Even the most resilient system in the world is only as strong as the that team supports it.
For legacy technology, the challenges of uptime include keeping talent on hand who can decipher decades-old code written in COBOL, a programming language invented in the 1950s.
New Jersey got a stark reminder of this reality when the backend system supporting its unemployment platform buckled under the pressure of a 1,600% rise in applications, from 9,500 the week of March 14 to 156,000 the following week. Last week, initial claims jumped again by more than 206,000.
As businesses shut due to the coronavirus pandemic, the critical system faced an unprecedented surge in traffic.
"Given the legacy systems we should add a page for [COBOL] computer skills because that's what we're dealing with in these legacies," said New Jersey Governor Phil Murphy, in a press conference Saturday. "We have systems that are 40-plus years old. There'll be lots of postmortems and one of them on our list will be how the heck did we get here, when we literally needed [COBOL] programmers."
New Jersey's Office of Information Technology did not immediately respond to a request for comment.
Since the governor's call for help, a stream of volunteers has come forward, though the unemployment platform continues to ration applicant's access according to their Social Security Numbers.
But the episode revealed a weakness IT leaders need to watch out for. Legacy systems can struggle to adapt to new use cases or unexpected surges in demand, which bring along information security risks if solutions are hastily put together.
A blast from the past
COBOL, or common business-oriented language, was developed in 1959. From the outset, COBOL was intended as a unifying platform, a highly readable programming language that people could learn quickly.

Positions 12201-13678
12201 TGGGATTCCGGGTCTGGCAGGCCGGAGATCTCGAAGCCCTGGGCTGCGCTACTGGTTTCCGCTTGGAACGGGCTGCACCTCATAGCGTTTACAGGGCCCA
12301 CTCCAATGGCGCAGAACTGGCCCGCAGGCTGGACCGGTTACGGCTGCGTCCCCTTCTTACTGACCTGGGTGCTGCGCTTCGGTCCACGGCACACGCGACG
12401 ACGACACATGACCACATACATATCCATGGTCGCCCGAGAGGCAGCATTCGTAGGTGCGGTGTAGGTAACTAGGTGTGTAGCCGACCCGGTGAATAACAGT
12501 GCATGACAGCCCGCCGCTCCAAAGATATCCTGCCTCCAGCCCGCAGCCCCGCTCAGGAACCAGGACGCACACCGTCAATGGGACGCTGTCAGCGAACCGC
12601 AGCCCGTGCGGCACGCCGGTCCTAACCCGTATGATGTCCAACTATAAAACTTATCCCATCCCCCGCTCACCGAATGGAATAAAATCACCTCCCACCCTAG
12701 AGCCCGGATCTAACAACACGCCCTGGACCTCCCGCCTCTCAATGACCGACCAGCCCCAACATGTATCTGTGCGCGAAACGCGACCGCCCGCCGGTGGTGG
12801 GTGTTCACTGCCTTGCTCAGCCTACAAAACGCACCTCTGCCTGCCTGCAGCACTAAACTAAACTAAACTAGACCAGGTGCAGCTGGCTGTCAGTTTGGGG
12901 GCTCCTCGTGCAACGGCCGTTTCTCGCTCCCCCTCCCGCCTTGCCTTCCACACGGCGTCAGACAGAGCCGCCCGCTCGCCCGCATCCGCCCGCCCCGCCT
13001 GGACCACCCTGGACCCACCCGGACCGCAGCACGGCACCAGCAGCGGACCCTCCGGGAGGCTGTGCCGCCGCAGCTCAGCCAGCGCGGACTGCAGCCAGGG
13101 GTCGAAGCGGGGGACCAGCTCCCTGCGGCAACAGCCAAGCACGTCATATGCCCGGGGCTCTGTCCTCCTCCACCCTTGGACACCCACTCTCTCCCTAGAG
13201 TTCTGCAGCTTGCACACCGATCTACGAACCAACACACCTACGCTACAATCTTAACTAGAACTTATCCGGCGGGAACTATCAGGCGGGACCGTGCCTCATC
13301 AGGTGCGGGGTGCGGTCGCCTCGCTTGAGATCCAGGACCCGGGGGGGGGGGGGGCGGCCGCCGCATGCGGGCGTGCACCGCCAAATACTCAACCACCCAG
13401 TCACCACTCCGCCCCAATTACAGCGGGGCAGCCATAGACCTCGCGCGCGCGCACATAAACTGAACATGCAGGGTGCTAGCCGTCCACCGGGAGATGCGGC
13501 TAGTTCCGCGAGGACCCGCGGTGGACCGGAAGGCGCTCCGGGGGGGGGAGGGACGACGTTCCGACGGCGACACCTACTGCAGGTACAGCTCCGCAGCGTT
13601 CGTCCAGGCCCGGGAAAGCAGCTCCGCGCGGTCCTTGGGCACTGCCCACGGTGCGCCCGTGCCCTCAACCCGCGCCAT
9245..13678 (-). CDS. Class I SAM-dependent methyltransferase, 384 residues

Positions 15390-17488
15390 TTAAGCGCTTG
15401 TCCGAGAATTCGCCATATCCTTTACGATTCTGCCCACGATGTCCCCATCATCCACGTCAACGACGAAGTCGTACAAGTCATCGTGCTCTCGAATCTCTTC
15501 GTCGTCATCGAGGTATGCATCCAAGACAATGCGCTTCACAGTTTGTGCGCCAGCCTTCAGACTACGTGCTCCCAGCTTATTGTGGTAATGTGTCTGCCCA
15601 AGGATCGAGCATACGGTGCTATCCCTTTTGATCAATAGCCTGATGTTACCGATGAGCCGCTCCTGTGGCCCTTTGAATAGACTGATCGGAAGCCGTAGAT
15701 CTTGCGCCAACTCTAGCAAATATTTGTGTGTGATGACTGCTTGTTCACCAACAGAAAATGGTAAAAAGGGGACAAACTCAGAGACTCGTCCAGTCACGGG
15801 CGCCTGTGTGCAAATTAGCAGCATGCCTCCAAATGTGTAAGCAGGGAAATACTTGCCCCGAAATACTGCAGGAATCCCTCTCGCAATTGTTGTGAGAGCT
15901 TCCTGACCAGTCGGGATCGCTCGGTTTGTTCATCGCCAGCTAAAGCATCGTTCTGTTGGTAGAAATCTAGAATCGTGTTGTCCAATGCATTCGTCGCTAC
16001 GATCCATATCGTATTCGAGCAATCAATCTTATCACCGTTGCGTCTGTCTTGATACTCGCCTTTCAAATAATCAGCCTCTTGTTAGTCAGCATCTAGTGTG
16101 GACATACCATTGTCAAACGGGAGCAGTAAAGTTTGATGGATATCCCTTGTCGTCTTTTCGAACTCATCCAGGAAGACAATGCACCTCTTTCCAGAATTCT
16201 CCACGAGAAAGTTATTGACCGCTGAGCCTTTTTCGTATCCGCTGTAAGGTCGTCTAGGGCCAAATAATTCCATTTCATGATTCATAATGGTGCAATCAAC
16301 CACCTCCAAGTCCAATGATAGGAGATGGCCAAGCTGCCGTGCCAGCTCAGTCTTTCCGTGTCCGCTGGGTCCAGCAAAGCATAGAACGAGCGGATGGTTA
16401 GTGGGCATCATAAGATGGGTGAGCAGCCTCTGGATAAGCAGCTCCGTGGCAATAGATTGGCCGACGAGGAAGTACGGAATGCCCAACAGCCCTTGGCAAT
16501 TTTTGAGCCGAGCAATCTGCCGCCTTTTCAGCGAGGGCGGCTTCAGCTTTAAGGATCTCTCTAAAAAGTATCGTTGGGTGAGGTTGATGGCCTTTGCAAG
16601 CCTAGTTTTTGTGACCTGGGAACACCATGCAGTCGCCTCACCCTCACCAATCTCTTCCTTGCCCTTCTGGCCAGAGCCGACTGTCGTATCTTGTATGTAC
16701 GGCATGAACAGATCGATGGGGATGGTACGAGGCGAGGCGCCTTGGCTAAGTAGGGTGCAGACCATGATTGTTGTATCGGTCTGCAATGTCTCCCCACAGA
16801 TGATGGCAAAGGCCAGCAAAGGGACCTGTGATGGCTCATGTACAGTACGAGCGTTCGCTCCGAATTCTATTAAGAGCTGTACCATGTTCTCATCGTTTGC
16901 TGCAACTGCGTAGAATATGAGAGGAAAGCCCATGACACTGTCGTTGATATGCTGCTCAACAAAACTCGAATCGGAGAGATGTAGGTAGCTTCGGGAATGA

"It's very English-like, verbose, and it was very precise and procedurally driven," said Brandon Edenfield, managing director of app modernization at Modern Systems, an Advanced Company, in an interview with CIO Dive.
In that time, computer systems were used mostly for number crunching, instead of powering mission-critical applications for global organizations. But use of COBOL continued to expand, and today it fuels operations for businesses processing large volumes of transactions in a mainframe.
As time went by, companies that failed to modernize were left to deal with undocumented, legacy applications that have been running for decades. Changes made by employees who have since retired or left leads to what Edenfield refers to as "spaghetti code."
This means knowledge of the language won't likely suffice to fix New Jersey's COBOL woes.
"Even if the governor finds COBOL programmers, these guys are going to [say], 'I know how to speak French, but I don't know what this stuff does,'" said Edenfield. "They're gonna have to get in and try to figure out what all these applications do."
A cautionary tale for business
What New Jersey underwent with its unemployment platform is reminiscent of the new context companies are in. As daily life changes, platforms have to handle new use cases and unprecedented levels of demand.
This puts extra strain on legacy systems that struggle to scale.
"Anytime you have a system that becomes difficult to maintain, there are dangers, regardless of its theoretical reliability," said Joseph Steinberg, a cybersecurity advisor, in an interview with CIO Dive.
If status quo sets in, IT leaders can push the need to modernize down the line if there are no immediate concerns. New Jersey's case highlights how a sudden shift in scale and needs can put infrastructure under fire, with a lack of sufficient talent to power the change.
"The percentage of people who can support this is dramatically lower than it was 20 years ago, which was dramatically lower than 40 years ago," Steinberg said.
Outdated systems can introduce cyber risk in a counterintuitive way. While a COBOL application running on a mainframe is likely secure, if systems can't scale when a surge hits, organizations could try to quickly create alternatives to keep critical systems up and running.
"When you create things in a rush, that's when you can get serious vulnerabilities introduced," said Steinberg.
The challenges of the pandemic will mean different things for different companies. Some will see their operations tested with the realities of remote work. Others, such as Zoom, already saw their cybersecurity placed in a totally different context.
"My hope, like everyone's hope, is that the pandemic slows down and we're going to go back closer to normal in the next few months," Steinberg said. "But if we don't, we're probably going to see other systems [fail], some of which may not be easily fixed."